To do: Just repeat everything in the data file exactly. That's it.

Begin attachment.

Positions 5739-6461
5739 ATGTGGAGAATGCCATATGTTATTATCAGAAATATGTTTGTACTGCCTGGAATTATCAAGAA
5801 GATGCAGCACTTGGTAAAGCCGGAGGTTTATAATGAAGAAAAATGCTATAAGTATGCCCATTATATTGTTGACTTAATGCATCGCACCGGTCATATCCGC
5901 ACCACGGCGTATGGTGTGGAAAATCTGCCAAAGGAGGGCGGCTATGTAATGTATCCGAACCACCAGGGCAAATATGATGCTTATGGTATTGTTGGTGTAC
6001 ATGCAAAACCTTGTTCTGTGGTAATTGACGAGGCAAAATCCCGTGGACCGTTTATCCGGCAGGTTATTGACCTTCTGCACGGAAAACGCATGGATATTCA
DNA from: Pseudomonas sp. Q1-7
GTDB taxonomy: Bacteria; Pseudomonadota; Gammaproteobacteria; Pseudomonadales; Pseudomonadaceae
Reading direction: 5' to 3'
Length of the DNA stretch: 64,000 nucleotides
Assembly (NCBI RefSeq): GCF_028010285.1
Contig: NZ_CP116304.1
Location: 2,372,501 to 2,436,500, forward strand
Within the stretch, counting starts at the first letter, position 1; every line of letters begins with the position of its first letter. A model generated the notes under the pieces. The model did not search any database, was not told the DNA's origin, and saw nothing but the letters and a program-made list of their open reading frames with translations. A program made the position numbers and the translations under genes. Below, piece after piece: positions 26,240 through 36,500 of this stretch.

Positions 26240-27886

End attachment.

Positions 5739-6461
5739 ATGTGGAGAATGCCATATGTTATTATCAGAAATATGTTTGTACTGCCTGGAATTATCAAGAA
5801 GATGCAGCACTTGGTAAAGCCGGAGGTTTATAATGAAGAAAAATGCTATAAGTATGCCCATTATATTGTTGACTTAATGCATCGCACCGGTCATATCCGC
5901 ACCACGGCGTATGGTGTGGAAAATCTGCCAAAGGAGGGCGGCTATGTAATGTATCCGAACCACCAGGGCAAATATGATGCTTATGGTATTGTTGGTGTAC
6001 ATGCAAAACCTTGTTCTGTGGTAATTGACGAGGCAAAATCCCGTGGACCGTTTATCCGGCAGGTTATTGACCTTCTGCACGGAAAACGCATGGATATTCA
DNA from: Pseudomonas sp. Q1-7
GTDB taxonomy: Bacteria; Pseudomonadota; Gammaproteobacteria; Pseudomonadales; Pseudomonadaceae
Reading direction: 5' to 3'
Length of the DNA stretch: 64,000 nucleotides
Assembly (NCBI RefSeq): GCF_028010285.1
Contig: NZ_CP116304.1
Location: 2,372,501 to 2,436,500, forward strand
Within the stretch, counting starts at the first letter, position 1; every line of letters begins with the position of its first letter. A model generated the notes under the pieces. The model did not search any database, was not told the DNA's origin, and saw nothing but the letters and a program-made list of their open reading frames with translations. A program made the position numbers and the translations under genes. Below, piece after piece: positions 26,240 through 36,500 of this stretch.

Positions 26240-27886